I’d usually end this unit with some information on the Puritans, some Ann Bradstreet poetry. And of course – Jonathan Edwards’ Sinners in the Hands of an Angry God. Read as completely deadpan as possible to get the full effect.
I always found it helpful to provide students with some background information on the time period. Visual notes are a great way to engage students in the otherwise drudgery of notetaking.
American Literature Curriculum Unit 3 – Foundational US Documents
Keeping in chronological order – the next up is “foundational” US Documents. The textbook only included the Declaration, but you can expand it to be whatever seminal documents you choose. The Constitution. The Emancipation Proclamation. The Gettysburg Address. Frederick Douglass “What to the Slave is the Fourth of July?” Martin Luther King’s “I Have a Dream” speech.
Here is a great place to build in some mini-lessons on rhetorical devices – especially if you’re covering Douglass or King. Check out this post on 4 Ways to Analyze Rhetorical Devices in MLK’s “I Have a Dream”. Have students track the use of rhetorical devices through charts, rhetorical pyramids, and/or a rhetorical precis.
Check out these Lesson Plans on the United States Constitution from History.com. Practice close reading of the Constitution with this lesson from Linda R. Monk: “Words We Live By: Your Annotated Guide to the Constitution.”
American Literature Curriculum Unit 4 – American Gothicism
Unit four was where I typically started to stray from the chronological layout of the textbook. The classes I taught were on a 4 x 4 block schedule meaning that I had for classes in the fall and then another four in the spring. Each class was 90 minutes long.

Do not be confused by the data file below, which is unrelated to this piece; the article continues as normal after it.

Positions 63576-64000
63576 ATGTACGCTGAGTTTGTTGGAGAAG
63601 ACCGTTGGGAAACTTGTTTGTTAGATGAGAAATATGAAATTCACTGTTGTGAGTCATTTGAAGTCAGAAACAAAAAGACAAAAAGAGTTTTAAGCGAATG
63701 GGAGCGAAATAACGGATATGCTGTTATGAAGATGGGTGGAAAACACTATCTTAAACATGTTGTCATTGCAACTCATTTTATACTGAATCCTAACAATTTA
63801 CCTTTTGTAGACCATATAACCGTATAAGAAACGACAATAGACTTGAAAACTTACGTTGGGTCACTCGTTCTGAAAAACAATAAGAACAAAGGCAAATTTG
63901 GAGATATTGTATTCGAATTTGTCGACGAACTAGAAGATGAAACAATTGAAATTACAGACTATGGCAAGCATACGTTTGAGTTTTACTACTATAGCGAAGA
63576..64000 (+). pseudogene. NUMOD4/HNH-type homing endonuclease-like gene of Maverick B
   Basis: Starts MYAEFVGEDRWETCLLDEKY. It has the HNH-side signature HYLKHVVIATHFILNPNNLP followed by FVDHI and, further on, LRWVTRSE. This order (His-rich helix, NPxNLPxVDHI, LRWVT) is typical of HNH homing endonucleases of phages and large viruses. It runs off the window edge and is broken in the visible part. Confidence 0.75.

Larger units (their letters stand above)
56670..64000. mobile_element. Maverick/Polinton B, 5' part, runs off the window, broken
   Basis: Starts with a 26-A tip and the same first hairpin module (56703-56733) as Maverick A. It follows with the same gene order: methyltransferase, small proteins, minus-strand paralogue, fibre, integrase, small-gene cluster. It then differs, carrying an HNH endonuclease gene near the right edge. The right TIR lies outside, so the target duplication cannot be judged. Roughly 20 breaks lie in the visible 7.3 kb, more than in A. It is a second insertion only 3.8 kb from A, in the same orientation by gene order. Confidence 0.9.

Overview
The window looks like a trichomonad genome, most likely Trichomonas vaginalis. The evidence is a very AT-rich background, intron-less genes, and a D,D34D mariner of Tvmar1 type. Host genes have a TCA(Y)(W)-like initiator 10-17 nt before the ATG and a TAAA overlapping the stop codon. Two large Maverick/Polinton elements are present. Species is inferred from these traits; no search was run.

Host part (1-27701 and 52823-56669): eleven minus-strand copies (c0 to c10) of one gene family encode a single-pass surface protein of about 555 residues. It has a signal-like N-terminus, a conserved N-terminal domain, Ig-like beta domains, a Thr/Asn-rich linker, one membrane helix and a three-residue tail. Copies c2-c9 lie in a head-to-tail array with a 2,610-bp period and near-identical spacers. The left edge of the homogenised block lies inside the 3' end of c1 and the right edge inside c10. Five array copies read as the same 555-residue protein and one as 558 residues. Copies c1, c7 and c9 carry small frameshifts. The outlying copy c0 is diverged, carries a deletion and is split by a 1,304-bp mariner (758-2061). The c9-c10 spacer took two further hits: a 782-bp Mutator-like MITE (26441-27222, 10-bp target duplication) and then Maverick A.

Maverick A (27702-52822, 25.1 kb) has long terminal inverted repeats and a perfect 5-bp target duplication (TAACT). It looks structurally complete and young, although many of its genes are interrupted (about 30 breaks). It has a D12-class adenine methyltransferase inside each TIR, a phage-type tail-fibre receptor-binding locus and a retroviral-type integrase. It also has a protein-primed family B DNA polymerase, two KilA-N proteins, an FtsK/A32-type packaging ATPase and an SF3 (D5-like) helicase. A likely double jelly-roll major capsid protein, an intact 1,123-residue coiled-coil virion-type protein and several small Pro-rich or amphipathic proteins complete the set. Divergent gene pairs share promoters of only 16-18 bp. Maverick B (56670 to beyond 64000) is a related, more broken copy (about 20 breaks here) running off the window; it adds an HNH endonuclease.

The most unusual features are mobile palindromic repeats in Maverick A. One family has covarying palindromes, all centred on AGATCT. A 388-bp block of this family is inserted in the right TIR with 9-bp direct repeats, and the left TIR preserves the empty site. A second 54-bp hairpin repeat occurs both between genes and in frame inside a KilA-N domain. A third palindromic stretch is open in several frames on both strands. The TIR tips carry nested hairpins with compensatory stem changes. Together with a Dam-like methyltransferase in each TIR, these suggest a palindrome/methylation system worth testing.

I often referred to this as my Gothicism unit, and it was my favorite unit to teach. I love Poe, Hawthorne, Irving – all those guys. I’d typically start with Poe since he would be one of our main focuses. Before that, though, I’d do a brief introduction on Gothic literature and how it was a response to the Romanticism of the time.
Most of my students had already read “The Tell-Tale Heart” and “Cask of Amontillado”, so I ventured into some lesser-known works. My go-to was “The Black Cat”. I’m also a fan of “The Fall of the House of Usher”; although it’s a bit longer and the vocabulary and syntax are more complicated, it’s an excellent example of Gothic writing.
American Literature Curriculum Unit 5 – The Novel
The last couple of years when I was teaching strictly special ed students I stuck with Of Mice and Men because it was short and accessible and students could relate to it. We had great conversations about the treatment of Curley’s wife, George’s justification for shooting Lenny, and so forth.